Rhein on Energy and Climate

The European Council Conclusions of 25/26 March 2010 devote four of their 15 points to climate change and the “need to refocusing our efforts after Copenhagen”. The wording of the text shows that Heads of government have not spared one minute of their two days` deliberations for climate policy. They had more “urgent tasks” to resolve, from the Greek financial crisis to the EU 2020 strategy.

Climate policy is not popular; so better not speak of it and definitely not come with new proposals for climate taxes. President Sarkozy had to realise this in his failure to win the regional elections with a platform for a C02 tax. The EU has done its home work in December 2008. Let others follow. In the present economic situation the majority of member countries are not prepared to go beyond. It will even be difficult for some of them to make the imposed home work.

The real issue in 2010 is not what the EU should do internally but how it should re-assume international leadership. The script the bureaucracy has written for the European Council is not very convincing. It is simply more of the same, as if the EU had not drawn any lessons from the Copenhagen failure. Why does the European Council state that it “is firmly committed to the UNFCCC process”, though this process has been totally ineffective, despite endless ministerial meeting, to prevent the global climate from deteriorating,

The European Council Conclusions sound hollow when they stipulate that “it is now necessary to bring a new dynamic to the international negotiation process”. It is not apparent how to build on the “Copenhagen Accord, “which should be swiftly implemented”.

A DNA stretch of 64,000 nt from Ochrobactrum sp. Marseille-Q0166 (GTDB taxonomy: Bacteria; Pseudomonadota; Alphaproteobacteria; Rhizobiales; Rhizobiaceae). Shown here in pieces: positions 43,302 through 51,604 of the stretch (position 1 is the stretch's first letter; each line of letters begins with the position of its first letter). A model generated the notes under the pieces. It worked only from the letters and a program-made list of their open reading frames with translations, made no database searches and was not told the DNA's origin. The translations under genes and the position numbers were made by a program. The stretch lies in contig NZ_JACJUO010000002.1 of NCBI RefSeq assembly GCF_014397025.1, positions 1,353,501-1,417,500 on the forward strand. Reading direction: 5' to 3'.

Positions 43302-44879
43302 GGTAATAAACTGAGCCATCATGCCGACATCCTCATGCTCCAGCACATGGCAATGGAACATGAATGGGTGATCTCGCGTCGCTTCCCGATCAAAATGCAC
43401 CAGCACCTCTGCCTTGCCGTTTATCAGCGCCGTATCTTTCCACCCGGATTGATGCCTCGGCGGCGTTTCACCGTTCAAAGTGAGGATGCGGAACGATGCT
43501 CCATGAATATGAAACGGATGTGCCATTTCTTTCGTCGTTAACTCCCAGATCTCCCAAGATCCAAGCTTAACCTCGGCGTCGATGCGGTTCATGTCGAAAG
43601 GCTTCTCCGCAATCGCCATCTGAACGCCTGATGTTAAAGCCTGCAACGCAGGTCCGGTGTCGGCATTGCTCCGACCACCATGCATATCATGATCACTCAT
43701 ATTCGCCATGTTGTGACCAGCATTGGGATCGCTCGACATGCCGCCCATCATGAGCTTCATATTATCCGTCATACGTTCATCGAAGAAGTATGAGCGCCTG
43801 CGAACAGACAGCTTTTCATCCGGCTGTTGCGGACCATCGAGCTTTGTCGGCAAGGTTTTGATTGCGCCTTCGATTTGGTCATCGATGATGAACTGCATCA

Implementing the Copenhagen Accord will not stop further deterioration of global climate condition. Despite scientific agreement on the need for reducing global emissions until 2020 by 25-40 percent over the 1990 reference level, only the EU, Norway and Iceland have announced quantitative emission targets of at least 20 percent. The two biggest emitter countries – USA and China – have made derisory commitments. The USA targets a reduction of 3.7 percent over 1990; China refuses to indicate any target for its 2020 emissions. Instead, it aims at reducing its GDP energy intensity by 40-45 percent. Depending on its future economic growth this target might imply a reduction of 15 percent if economic growth were to slump and an increase of 204 percent (!), if economic growth were to spiral off as in the last decade.

The European Council seems to ignore the basic flaws of the Copenhagen Accord; it remains silent on the crucial issue of how to prod key emitter countries to improve their reduction or stabilisation efforts. Instead, the Conclusions expand on the well-known issues from Copenhagen, above all short and medium financing for developing countries.

It may still be true that a global legal agreement remains the only effective way to reach the agreed objective of staying below 2°C increase in global temperatures. But that objective will only be achieved if the agreement contains convincing targets and, more important actions, for reducing emissions by the main emitter countries – USA, China, EU, Russia, Brazil, India, Canada, GCC, Australia and South Korea

It is dangerous to go into an international negotiation without a clear idea of what to achieve.

The Council Conclusions give the impression that the EU is more interested in having an international agreement that pleases developing countries than one that one that mitigates climate change. It is therefore imperative for the European Council to clarify the EU negotiation objectives and devote several hours of intensive discussion to what is after all the crucial international issue of the 21st century.

Eberhard Rhein – Brussels 29.03.10

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